Breanna Fernandes 

Breanna FernandesBreanna is currently completing a Bachelor of Philosophy (Honours) in Political Science and International Relations and German Studies. 

Her key interests in public policy include the various disproportions between different groups, law and policy reform, and strengthening transnational policies, particularly concerning climate change.

What do you forecast to be the most important policy issues in the next 5 years?

As the world grows more interconnected, I think the most important policy issues will be ones that span across policy fields, areas, and jurisdictions – the most imperative being climate change. 

The severity and prevalence of devastations resulting from climate change have exponentially increased in the last 5 years, meaning that the next 5 years will be critical in curbing the impacts of the further devastations we will inevitably face. Dealing with climate change will not be a small or easy task, however, as it requires a balanced mix of policies to not only mitigate the impacts of climate change through targeted measures, regulations and accountability, but also acclimatise to the lingering impacts. Furthermore, as climate change spans multiple policy domains and jurisdictions, it demands effective global cooperation that will most certainly breed its own unique issues. 

As well as climate change, I believe effectively balancing international growth and inequality and creating legitimate international bodies of control and regulation for the global economy will also be important focus areas for policymakers globally. 

What do you believe to be the main impacts of COVID-19 on policy?

I believe the main impact of COVID-19 has been highlighting the certain limitations and failures of government and its processes. The new and unique challenges of this crisis have shifted the role of the state and tested governments and global systems in not only dealing with the direct impacts of the virus itself but also its various social, economic, and fiscal consequences.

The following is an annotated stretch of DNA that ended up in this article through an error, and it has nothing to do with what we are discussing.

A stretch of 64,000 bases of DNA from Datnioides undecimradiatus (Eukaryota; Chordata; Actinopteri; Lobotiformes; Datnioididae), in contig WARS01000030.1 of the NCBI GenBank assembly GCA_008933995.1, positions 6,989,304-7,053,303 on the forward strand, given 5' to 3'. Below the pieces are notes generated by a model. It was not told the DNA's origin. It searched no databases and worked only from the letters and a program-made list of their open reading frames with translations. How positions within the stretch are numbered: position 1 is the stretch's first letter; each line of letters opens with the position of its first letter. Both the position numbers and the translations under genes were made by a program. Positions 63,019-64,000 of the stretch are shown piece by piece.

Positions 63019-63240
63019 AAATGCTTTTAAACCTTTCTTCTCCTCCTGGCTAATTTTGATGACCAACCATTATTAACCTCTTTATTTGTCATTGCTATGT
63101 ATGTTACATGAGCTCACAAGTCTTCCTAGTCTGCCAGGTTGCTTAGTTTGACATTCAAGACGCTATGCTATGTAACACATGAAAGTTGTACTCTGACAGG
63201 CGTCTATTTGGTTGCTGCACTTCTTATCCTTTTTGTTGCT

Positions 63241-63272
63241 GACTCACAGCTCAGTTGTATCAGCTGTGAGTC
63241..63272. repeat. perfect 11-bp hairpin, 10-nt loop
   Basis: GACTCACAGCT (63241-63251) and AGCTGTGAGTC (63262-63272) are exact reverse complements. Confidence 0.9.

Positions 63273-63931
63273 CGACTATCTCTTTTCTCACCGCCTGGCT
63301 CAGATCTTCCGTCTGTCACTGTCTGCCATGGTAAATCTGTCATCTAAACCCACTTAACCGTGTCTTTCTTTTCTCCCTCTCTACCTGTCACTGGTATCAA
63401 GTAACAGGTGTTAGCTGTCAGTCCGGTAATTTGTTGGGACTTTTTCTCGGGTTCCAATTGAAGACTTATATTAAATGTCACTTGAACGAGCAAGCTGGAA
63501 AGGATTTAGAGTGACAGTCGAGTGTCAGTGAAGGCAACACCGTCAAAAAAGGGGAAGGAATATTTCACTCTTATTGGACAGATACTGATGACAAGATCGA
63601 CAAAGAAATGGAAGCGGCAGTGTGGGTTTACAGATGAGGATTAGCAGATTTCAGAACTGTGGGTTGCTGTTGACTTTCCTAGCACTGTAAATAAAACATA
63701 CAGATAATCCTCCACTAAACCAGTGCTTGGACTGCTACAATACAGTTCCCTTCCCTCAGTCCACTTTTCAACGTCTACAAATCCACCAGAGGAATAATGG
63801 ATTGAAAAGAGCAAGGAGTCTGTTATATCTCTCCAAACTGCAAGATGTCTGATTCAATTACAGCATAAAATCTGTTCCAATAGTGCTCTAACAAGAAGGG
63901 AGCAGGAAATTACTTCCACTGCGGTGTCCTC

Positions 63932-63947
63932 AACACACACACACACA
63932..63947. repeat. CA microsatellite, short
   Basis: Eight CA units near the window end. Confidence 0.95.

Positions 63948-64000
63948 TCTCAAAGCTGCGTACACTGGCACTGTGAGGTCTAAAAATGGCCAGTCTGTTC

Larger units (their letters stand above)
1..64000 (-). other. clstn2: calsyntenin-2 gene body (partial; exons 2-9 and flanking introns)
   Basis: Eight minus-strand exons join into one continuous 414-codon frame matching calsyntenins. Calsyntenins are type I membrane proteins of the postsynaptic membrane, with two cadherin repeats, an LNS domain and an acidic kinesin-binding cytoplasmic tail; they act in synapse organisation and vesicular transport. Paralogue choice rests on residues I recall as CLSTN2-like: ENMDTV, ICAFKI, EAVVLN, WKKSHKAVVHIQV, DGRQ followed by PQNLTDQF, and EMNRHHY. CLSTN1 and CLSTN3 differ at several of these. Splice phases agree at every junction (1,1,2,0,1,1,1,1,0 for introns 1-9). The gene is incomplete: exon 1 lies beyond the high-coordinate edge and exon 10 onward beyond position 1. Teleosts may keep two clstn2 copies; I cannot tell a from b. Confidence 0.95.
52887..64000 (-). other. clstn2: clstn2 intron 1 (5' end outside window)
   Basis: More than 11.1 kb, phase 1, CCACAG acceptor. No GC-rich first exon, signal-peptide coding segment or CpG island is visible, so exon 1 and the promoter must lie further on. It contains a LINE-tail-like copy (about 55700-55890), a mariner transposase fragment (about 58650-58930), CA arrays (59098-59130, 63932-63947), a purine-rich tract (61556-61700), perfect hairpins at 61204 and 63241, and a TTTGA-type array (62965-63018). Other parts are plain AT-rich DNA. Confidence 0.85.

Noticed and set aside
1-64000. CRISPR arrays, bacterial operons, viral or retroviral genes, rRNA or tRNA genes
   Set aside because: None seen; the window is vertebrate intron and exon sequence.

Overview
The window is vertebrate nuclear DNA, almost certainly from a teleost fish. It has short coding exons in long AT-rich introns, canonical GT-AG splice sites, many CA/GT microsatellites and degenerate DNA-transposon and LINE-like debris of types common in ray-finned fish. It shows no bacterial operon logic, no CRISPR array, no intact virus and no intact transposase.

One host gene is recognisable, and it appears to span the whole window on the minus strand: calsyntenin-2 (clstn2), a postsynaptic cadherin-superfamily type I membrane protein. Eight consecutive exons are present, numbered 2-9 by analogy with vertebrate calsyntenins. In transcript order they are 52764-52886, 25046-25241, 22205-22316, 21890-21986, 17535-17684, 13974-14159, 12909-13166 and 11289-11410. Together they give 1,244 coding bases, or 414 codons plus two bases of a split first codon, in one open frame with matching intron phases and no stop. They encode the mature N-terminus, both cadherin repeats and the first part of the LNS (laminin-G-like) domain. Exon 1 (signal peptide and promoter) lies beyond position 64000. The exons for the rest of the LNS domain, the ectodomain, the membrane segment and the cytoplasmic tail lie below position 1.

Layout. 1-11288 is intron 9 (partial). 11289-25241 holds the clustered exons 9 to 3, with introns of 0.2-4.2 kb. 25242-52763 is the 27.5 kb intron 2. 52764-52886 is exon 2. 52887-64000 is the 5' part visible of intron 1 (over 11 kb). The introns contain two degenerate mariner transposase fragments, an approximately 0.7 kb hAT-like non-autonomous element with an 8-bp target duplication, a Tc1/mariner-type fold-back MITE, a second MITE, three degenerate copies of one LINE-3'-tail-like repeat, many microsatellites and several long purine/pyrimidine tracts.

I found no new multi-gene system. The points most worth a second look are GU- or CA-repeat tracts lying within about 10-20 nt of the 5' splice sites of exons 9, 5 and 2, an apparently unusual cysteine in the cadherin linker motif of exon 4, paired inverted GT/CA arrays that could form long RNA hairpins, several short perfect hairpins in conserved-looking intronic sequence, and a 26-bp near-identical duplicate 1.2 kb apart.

This is not necessarily a bad thing – for example, in Australia, the effectiveness of the Federal system has been tested and proved itself relatively successful in dealing with crises, but I believe this would not have been the case without first remedying the failures in communication and cooperation between national and state institutions at the beginning of the pandemic. We can only hope that the other limitations that have been illuminated from COVID-19 – especially surrounding healthcare and the disproportionate nature of the impacts between social and regional groups – will be rectified through policy in the coming years.


Jemah Harrison

Jemah HarrisonJemah is studying her Juris Doctor after obtaining a Bachelor of Arts majoring in Political Science and International Relations from UWA in 2021.

She is currently working in the community legal sector and is interested in strengthening the government's policies surrounding access to justice, particularly for women in rural and remote areas, as well as youth mental health, and international law.

Why did you want to join the UWA Public Policy Institute? 

Being a young female pursuing a career in Law/Policy, I knew that joining the UWA Public Policy Institute would allow and encourage me to engage in and promote conversations surrounding Australia's current policy decisions and questions. Having the opportunity to learn and listen to some of WA's most renowned researchers, government members and other members of the public is an immense privilege and one I am excited to be involved in.

What do you believe to be the main impacts of COVID-19 on policy?

Comparable to other countries, Australia has had less severe health and economic outcomes as a result of the COVID-19 pandemic. However, it has drawn attention to the weaknesses of Australia's health systems on a national and state level, as well as highlighting the stark inequalities between communities. Low vaccination rates in our rural and remote communities and access to health care and other services are just some of the impacts on these communities and other minority groups. 

Further disadvantages arise with lower access to legal services and justice, which paired with the increase in domestic violence among households across the pandemic, raises many policy and funding concerns, particularly for women in rural and remote communities. Working in the community legal sector, I have seen first-hand how lower access to services affects our population on an individual scale and how this contributes to the growing levels of disproportionality in our communities. The question remains for policymakers: how do we strengthen and prioritise these groups during a global pandemic and state of emergency?


Collated and edited by Breanna Fernandes.